Poland is gearing up to launch a $1 billion bond issue in the face the threat of further volatility on financial markets, which has forced other central and eastern European sovereign borrowers to hold fire in recent weeks.
In what would be its first venture in the US market this year, Poland hopes to match the success of a $2 billion bond it printed in July last year, after a four-year absence in the currency.
Polands debt management office is now weighing up the need to conduct another US roadshow, after an extensive series of investor meetings there last year, Anna Suszynska, deputy head of the public debt department at the Polish ministry of finance, told Emerging Markets.
Poland has also met investors across Asia, leading to expectations that the government is preparing a yen-denominated bond, or Samurai. However Suszynska said that Asian investors were also big buyers of dollar paper and could be drawn into the US deal.
The country has already managed to navigate last quarters heightened market turmoil, sparked by sovereign debt concerns in the eurozone, to raise E4.13 billion through two bonds priced in January and March.
Other issuers such as Albania (B1/B+), which embarked on a roadshow for a debut eurobond in late April, have had to put their deals on hold as concerns over a Greek bailout peaked last week.
Altogether, A2/A-/A- rated Poland has secured more than 80% of its E5.5 billion funding target for the year, added Suszynska. She attributed the high demand for Polish paper to investors recognition of the countrys positive growth prospects this year.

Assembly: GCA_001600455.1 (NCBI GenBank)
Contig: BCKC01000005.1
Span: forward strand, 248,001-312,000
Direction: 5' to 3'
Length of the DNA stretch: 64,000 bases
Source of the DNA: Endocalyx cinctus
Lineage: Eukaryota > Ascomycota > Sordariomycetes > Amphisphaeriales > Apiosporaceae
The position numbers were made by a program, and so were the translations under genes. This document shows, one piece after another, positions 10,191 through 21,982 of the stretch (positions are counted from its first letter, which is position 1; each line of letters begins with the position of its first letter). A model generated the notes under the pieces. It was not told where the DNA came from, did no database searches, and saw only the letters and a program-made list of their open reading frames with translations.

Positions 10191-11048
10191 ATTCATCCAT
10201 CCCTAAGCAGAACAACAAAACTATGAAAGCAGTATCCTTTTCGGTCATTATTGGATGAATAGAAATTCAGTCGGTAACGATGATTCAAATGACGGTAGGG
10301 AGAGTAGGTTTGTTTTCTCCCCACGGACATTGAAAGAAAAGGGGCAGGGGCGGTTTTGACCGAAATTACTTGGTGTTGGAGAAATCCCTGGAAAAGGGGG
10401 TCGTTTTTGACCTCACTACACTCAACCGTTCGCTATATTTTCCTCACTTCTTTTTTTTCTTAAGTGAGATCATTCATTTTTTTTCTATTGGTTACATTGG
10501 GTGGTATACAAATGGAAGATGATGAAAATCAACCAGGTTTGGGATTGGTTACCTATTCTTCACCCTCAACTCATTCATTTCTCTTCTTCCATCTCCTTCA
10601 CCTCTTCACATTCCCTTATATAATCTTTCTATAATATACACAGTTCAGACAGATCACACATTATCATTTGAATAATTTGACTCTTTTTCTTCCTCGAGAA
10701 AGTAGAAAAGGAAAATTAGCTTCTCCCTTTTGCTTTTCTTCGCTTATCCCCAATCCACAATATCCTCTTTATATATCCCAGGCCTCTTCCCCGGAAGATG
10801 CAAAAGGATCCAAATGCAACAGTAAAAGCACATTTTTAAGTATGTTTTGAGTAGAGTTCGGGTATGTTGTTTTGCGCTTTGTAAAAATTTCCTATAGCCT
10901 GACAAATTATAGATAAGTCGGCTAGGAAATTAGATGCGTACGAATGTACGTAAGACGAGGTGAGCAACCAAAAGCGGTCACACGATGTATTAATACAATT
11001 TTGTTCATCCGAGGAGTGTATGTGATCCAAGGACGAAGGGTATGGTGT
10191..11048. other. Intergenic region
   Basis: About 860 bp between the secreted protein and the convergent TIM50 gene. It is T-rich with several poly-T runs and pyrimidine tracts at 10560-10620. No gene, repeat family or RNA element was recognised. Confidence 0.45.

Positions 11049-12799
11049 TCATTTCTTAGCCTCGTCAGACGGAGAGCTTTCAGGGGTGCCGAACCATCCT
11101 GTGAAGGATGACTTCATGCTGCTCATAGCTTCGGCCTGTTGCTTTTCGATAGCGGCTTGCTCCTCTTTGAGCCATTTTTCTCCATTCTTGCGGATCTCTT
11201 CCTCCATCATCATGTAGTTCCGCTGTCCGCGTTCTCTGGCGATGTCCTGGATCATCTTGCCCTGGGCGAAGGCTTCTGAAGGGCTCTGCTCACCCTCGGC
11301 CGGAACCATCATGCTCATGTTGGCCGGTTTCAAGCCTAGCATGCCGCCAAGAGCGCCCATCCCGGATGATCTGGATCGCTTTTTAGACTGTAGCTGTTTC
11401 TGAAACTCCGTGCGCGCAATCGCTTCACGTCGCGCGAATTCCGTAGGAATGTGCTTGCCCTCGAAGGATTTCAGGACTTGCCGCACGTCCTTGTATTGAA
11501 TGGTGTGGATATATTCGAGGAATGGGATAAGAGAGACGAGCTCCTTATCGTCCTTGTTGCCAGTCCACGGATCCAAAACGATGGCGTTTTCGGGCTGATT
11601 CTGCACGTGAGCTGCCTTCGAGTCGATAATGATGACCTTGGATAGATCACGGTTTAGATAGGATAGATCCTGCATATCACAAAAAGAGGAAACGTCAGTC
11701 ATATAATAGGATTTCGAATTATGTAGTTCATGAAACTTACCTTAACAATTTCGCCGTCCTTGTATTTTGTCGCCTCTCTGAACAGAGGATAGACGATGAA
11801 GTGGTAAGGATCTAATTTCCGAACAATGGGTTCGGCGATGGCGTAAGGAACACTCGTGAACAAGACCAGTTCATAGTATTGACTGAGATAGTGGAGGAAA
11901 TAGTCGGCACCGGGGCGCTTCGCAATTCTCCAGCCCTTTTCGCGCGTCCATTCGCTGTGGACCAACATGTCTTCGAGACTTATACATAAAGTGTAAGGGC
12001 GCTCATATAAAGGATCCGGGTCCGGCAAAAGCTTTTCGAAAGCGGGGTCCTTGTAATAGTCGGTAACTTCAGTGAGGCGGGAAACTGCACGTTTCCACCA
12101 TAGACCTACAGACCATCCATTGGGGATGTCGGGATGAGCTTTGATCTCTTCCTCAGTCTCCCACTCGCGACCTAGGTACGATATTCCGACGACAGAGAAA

GDP is expected to reach 2.7% this year, according to a European Commission forecast last week, putting Poland on a par with Slovakia as the fastest growing economy in the European Union. Its budget deficit, however, will reach 7.3% of GDP in 2010, the Commission said, although this is expected to decrease marginally by 2011.
But despite being in the final stages of preparing documentation for its fresh bond issue, Poland may yet hold off from issuing immediately. Suszynska said that along with other sovereign debt borrowers in the region, the country was waiting for a further tightening in spreads and more stabilisation.
I think it will be at least two weeks though until we see others [sovereign] issuers coming out, and people will be watching the market very carefully, she said.